On the 8th of March 2005, President George Bush citing progress in Afghanistan, Iraq and Palestine said that democracy was beginning to spread across the Middle East and that “the authoritarian rule is the last gasp of a discredited past.”

The Bush administration and its supporters have seized upon the events in the Middle East to give an upbeat assessment of democratic reform and America’s standing in the region. Some have even gone far as making comparisons with the fall of the iron curtain, while others are pointing to a vindication of Bush’s foreign policy since 9/11.

However, behind the rhetoric, Bush’s vision of exporting democracy to the Middle East and other parts of the world falls way short of the very same democracy standard America routinely employs to dismiss election results, castigate despots, and put states on notice.

A central tenet of democracy requires people to choose legitimate representation in an environment that is impartial, free from local intimidation and foreign intervention. Bush was quick to apply this standard to Ukraine and more recently to Lebanon.

In the case of Ukraine, Bush contravened this standard, as evidence emerged that the US embassy was responsible for spearheading Yushchenko’s “Orange Revolution”.

In Lebanon, Washington’s open incitement and support for the “Cedar Revolution” and its demand that forthcoming elections cannot be fair and free, unless Lebanon is completely free of Syrian occupation stinks of hypocrisy. Resounding

Were not the elections in Afghanistan, Iraq and Palestine held under American and Israeli occupation? Were not the candidates vetted by America? Was not the atmosphere prior to and on the day of the elections one of insecurity and fear? Were not the election results manipulated and the electoral process staged managed? Clearly the answer to all of these questions is a defiant “yes”. Hence the elections in these countries can only be described as unfair, illegal and imposed on the people.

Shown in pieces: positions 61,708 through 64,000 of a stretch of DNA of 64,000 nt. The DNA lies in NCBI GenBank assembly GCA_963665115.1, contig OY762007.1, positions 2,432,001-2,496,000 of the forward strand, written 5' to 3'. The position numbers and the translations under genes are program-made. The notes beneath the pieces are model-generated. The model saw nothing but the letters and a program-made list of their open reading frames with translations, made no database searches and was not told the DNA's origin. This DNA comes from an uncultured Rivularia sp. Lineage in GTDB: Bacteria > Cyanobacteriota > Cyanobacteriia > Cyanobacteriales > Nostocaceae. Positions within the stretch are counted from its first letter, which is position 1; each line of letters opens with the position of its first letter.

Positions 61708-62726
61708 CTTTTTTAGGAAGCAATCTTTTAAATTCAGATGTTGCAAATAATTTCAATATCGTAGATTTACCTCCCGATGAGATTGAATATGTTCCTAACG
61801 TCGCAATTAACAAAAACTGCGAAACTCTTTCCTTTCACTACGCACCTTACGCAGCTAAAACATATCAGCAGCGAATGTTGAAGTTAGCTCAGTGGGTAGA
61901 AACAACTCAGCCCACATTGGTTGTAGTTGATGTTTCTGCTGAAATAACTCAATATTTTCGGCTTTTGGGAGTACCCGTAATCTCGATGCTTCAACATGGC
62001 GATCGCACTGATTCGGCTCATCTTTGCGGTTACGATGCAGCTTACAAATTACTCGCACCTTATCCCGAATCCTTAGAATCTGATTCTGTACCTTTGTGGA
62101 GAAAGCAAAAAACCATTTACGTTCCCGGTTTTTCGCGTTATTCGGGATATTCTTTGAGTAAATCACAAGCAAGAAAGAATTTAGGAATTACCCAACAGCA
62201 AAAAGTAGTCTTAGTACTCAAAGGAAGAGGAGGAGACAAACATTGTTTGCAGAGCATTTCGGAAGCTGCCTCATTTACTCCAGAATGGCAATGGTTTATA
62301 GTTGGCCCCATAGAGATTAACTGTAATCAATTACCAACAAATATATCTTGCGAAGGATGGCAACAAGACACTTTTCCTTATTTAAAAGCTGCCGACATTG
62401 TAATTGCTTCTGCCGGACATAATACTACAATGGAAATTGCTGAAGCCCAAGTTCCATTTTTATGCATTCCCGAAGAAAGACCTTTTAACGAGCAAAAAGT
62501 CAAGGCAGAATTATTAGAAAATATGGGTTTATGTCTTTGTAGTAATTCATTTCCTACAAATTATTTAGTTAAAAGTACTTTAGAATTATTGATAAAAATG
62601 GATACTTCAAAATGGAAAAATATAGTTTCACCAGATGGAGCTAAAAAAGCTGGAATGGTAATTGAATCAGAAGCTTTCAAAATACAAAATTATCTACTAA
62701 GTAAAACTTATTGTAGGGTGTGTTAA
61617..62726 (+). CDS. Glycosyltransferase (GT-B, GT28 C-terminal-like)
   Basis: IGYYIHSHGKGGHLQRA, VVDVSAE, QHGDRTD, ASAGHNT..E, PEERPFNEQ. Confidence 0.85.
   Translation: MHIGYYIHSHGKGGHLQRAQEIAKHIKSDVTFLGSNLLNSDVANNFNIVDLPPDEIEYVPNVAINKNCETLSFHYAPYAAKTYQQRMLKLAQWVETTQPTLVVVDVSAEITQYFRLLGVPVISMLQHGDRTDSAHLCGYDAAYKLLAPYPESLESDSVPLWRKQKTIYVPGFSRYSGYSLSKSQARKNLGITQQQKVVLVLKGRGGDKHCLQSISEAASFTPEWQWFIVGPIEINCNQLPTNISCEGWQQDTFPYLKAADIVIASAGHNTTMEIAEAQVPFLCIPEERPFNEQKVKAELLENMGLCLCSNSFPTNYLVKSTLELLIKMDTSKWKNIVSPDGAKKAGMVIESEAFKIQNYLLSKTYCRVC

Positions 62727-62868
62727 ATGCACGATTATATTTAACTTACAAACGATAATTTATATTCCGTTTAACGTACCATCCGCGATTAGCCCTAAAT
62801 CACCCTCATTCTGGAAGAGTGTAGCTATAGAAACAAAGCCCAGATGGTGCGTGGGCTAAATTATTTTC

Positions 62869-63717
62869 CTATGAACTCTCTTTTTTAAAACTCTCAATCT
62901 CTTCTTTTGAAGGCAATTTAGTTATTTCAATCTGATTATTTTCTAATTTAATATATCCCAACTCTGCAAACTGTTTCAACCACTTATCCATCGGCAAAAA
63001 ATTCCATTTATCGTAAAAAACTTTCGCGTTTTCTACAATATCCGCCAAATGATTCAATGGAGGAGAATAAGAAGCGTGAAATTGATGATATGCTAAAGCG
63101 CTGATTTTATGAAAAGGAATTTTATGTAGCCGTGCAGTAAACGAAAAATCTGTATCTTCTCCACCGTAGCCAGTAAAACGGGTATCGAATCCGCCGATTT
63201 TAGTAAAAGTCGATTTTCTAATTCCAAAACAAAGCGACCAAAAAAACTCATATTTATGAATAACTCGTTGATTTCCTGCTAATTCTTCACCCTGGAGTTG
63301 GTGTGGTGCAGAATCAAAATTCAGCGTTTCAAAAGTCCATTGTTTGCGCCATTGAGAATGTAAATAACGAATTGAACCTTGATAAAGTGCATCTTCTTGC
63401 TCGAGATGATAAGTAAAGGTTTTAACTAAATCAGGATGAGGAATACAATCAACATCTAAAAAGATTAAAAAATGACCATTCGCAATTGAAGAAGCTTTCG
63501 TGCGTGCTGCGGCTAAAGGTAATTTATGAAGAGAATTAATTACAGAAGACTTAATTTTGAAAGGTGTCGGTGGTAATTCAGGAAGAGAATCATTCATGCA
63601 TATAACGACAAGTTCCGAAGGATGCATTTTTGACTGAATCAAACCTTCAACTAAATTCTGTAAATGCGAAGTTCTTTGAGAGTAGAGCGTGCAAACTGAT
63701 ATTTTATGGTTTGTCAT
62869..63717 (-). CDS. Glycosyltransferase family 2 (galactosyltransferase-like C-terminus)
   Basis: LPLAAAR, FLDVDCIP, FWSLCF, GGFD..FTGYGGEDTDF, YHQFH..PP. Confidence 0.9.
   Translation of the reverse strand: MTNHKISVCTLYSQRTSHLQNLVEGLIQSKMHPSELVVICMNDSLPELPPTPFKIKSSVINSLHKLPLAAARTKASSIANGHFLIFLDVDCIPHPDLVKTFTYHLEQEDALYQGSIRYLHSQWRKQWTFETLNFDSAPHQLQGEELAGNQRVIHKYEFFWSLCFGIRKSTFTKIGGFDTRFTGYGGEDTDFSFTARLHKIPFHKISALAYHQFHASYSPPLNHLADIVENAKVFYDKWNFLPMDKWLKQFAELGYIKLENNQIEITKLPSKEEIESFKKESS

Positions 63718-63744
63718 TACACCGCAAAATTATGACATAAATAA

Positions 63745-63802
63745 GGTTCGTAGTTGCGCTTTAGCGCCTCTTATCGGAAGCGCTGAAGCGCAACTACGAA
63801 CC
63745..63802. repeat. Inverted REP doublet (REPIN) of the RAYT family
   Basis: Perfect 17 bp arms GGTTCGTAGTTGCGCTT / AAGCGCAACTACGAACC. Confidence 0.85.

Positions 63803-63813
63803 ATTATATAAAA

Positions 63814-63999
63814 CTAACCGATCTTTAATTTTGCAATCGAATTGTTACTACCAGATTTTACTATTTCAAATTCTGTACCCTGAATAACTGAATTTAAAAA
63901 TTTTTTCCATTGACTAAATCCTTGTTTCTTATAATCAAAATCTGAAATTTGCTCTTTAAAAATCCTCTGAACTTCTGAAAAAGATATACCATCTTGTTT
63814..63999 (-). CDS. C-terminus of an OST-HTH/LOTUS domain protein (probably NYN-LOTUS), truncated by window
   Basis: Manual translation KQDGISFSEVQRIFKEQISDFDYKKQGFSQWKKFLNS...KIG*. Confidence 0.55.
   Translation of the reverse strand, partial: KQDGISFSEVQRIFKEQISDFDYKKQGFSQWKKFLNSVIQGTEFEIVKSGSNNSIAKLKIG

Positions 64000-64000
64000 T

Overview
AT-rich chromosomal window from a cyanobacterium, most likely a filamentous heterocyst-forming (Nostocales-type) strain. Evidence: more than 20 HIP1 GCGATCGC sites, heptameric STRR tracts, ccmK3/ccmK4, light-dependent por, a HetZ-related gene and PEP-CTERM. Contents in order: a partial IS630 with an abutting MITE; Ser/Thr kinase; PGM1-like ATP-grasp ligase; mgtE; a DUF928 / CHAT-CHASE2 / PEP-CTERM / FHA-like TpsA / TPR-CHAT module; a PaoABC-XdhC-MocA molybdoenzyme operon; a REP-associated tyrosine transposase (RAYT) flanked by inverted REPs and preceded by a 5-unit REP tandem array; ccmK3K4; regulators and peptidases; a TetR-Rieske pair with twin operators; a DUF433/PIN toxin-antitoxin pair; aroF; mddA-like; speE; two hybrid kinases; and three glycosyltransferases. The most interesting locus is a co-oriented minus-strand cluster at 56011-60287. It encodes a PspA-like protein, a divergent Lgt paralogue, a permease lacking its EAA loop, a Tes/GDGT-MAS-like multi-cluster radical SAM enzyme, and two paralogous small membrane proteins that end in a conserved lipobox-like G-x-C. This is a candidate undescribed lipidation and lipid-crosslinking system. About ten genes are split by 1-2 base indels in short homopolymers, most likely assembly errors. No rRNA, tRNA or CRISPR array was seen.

But according to Bush’s democracy yardstick the dodgy elections in Afghanistan, Iraq and Palestine were a resounding success. Even by third world standards such elections would have been declared null and void.

Likewise, Bush has failed to evaluate Pakistan, Egypt and Saudi Arabia against his benchmark for democracy. Musharraf’s sham referendum in 2002, Mubarak’s upcoming presidential façade and the Saudi municipal elections, which bars women from participating, can only be regarded as an indictment against democracy.

Rather than punishing these states for subverting democracy, Bush has rewarded them with billions of dollars in aid and offered muted criticisms in their defence. This was particularly evident, after Bush’s inauguration address. The US State department scuttled to assure the rulers of Egypt, Pakistan and Saudi Arabia that they were not targets of his speech.

Ironically, Iran, which is comparatively more democratic than Egypt and Saudi Arabia put together, has been earmarked for regime change. However, America is more concerned about securing Iran’s huge oil and gas reserves than about nurturing democracy in Iran. In 1953, America worried about the nationalisation of Iranian oil removed the then elected Prime Minister, Dr. Mohammad Mossadegh and replaced him with the Shah – an absolute monarchist.